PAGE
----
Odisha Sun Times Bureau
Phulnakhara (Cuttack), June 1:
In a shocking incident that has exposed the real state of affairs of the much trumpeted ‘Mamata Yojana’ of the Odisha government, a woman had to deliver her baby on the verandah of a house on the roadside after writhing in pain for a night for her failure to pay an amount of Rs 200 to the Accredited Social Health Activist (ASHA) worker she had promised to pay as bribe during her first delivery.
The ASHA worker allegedly refused to take Dutia Sahu, wife of Radha Sahu, a resident of Gopalpur village under ward no. 57 of Cuttack Municipal Corporation (CMC), to the hospital for delivery. Despite Dutia’s desperate and repeated pleadings, she was neither taken to a hospital nor did the 102 ambulance arrive. The reason: she had not paid the balance amount of Rs 200 out of the Rs 1,500 bribe sought by the ASHA worker to get her first delivery done at the SCB Medical College & Hospital in 2011.
According to Dutia, wife of Radha Sahu, natives of Nayagarh district currently staying on rent in Gopalpur village within CMC limits, she had delivered her first child, a baby girl, at SCB Medical College & Hospital in 2011.
At that time, ASHA worker Sujata Nayak had allegedly sought Rs 1500 from her. Dutia claimed that she paid Rs 1,300 and promised to pay the remaining Rs 200 later, which she failed to pay.
In the meantime, she got pregnant for the second time. Around 2 AM last Saturday, she developed labour pain and allegedly visited Sujata’s house asking her to take her to a hospital.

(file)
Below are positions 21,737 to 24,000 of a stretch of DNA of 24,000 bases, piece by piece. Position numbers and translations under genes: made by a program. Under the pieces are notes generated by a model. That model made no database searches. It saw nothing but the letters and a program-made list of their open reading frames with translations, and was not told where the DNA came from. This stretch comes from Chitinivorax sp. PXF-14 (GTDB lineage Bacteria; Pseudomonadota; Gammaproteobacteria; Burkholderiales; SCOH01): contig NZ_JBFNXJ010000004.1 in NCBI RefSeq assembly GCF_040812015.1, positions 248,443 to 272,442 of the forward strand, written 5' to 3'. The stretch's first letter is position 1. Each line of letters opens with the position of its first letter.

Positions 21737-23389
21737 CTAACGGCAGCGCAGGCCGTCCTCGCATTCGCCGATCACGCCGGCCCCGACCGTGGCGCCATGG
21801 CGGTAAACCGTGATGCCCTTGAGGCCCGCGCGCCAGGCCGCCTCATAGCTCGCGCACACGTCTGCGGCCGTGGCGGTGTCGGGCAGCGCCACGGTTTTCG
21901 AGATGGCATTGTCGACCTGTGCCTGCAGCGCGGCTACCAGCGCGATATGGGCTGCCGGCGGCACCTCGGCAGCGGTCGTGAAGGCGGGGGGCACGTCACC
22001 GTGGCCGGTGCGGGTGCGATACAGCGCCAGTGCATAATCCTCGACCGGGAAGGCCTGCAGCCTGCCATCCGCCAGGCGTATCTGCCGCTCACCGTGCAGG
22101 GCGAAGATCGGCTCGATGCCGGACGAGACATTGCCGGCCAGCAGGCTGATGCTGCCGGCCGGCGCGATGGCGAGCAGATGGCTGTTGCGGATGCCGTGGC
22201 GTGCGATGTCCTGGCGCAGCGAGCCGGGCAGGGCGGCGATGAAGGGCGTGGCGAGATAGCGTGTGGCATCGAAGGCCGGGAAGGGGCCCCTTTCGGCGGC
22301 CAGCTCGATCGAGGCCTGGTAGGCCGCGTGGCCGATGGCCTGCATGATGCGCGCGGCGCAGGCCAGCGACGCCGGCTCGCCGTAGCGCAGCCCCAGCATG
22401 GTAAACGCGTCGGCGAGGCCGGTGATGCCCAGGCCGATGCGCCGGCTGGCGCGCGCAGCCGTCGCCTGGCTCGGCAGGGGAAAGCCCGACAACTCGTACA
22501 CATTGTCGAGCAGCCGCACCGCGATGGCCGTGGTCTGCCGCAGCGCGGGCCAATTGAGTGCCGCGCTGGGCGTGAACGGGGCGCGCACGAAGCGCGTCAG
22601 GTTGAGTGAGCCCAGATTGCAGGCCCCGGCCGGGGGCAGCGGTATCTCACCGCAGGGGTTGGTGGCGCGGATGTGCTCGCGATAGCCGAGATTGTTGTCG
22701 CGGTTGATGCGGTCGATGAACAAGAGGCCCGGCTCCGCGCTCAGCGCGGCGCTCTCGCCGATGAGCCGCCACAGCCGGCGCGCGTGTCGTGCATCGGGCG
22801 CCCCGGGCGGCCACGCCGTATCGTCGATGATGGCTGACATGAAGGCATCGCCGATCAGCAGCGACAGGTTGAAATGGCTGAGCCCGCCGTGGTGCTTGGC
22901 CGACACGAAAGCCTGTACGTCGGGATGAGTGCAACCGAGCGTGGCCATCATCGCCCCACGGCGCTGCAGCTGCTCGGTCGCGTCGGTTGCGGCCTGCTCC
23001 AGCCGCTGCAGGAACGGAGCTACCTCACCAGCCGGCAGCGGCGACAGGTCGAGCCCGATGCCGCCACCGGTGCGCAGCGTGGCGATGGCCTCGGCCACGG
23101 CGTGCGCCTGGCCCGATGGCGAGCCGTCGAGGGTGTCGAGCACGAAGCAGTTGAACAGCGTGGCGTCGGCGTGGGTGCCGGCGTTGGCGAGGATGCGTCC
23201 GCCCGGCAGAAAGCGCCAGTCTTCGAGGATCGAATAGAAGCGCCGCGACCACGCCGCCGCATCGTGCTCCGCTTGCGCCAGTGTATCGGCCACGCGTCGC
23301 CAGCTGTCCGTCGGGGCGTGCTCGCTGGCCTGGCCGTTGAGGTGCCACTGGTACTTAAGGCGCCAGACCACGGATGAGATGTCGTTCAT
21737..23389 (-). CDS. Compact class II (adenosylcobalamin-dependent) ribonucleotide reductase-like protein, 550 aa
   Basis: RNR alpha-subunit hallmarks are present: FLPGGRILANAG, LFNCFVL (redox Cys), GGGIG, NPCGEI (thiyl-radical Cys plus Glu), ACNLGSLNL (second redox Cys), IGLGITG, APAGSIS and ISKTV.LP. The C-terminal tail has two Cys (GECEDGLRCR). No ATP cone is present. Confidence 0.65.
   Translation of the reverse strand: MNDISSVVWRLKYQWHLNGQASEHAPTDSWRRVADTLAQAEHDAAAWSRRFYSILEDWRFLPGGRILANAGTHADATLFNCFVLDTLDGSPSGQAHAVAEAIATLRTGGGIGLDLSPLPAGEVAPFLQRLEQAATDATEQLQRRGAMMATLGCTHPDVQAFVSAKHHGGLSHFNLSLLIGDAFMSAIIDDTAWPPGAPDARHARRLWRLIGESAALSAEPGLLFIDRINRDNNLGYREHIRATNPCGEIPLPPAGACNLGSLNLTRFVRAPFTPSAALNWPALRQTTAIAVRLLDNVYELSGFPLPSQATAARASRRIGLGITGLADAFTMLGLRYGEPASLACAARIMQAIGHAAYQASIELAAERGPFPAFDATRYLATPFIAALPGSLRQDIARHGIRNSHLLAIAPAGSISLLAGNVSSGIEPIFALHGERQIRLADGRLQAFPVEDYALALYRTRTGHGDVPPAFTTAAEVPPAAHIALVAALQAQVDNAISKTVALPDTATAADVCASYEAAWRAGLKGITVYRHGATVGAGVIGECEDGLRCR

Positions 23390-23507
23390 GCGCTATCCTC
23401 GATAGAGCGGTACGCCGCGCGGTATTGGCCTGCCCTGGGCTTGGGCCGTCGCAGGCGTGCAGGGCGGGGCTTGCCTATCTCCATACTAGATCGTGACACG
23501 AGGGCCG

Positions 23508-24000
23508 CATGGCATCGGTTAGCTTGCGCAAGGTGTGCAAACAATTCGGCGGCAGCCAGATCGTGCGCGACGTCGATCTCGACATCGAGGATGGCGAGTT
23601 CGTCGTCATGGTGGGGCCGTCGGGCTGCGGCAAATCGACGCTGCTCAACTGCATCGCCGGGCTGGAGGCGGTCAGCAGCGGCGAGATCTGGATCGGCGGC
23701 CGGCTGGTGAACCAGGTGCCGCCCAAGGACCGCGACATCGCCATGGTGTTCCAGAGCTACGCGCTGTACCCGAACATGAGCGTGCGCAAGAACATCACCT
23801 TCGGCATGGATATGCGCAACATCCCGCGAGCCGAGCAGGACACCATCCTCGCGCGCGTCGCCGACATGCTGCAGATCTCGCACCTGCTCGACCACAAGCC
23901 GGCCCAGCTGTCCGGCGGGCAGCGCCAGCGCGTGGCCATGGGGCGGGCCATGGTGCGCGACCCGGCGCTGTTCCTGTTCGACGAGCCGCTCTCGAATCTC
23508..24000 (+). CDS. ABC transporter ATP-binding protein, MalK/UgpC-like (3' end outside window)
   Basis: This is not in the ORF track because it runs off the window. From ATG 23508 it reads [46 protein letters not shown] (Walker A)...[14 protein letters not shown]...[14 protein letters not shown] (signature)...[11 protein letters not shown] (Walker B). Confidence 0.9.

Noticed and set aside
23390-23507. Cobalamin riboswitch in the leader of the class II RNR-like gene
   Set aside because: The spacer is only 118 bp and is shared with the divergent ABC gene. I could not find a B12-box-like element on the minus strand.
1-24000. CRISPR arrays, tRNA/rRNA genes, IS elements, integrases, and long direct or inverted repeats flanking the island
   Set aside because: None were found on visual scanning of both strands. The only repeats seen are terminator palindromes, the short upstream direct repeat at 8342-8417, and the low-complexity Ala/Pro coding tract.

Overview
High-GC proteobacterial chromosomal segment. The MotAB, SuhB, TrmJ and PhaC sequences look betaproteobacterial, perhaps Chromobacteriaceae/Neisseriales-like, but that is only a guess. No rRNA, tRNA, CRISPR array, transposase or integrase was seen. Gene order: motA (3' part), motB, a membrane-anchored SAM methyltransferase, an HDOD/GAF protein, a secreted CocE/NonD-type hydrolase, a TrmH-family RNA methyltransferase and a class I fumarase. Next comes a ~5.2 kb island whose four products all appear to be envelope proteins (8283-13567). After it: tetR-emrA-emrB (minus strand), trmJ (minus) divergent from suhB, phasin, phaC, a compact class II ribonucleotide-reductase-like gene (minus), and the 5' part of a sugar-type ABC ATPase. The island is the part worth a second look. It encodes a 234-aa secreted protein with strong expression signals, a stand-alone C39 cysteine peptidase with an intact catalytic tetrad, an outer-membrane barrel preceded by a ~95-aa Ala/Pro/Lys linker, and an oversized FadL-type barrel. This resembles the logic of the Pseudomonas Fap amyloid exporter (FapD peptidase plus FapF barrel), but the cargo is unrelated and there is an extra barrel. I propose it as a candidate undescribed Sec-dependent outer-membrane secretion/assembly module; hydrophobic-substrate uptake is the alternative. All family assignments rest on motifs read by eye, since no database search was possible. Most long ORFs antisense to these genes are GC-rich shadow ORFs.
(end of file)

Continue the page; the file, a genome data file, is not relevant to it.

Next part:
However, Sujata allegedly told her point-blank that since she hasn’t paid her the ‘arrear’ of Rs 200 she couldn’t accompany her to the hospital.
On her way back home, she took shelter on the verandah of a house on the roadside as her pains intensified and wreathed in pain for the whole night.
On noticing her on the verandah in the morning, villagers informed the ASHA worker. On her refusal to attend, village women with the help of a midwife (dhai) managed to get the delivery done on the verandah.
Surprisingly, the villagers did not get a response even after calling desperately for the ‘108 ambulance services’ over phone for more than two hours.
“On contacting ‘102 ambulance service, we were told that the service was not available in urban area. We were asked to come to a Community Health Centre (CHC) 40 km away,” complained Pradip Behera, a former corporator of CMC.
As news of the incident spread like wildfire in the area, Auxiliary Nurse Midwife (ANM) Sarita Nayak, Lady Health Visitor (LHV) Ullahsini Swain, ASHA sathi Arati Mohanty and others visited the village at about 3 pm and rescued the woman and her child and admitted them to the City Hospital.
It may be noted that the state government has launched a state-specific scheme for pregnant women and lactating mothers called MAMATA – a conditional cash transfer maternity benefit scheme. The scheme provides monetary support to the pregnant and lactating women to enable them to seek improved nutrition and promote health seeking behavior.
The programme aims to encourage delivery at hospitals and ensure that no deliveries take place at home to cut down on maternal mortality rates (MMR) and infant mortality rates (IMR).
If this the state of affairs of the yojana, on which crores of rupees are being spent from the public exchequer, in urban areas, one can well imagine the state of affairs in remote rural areas.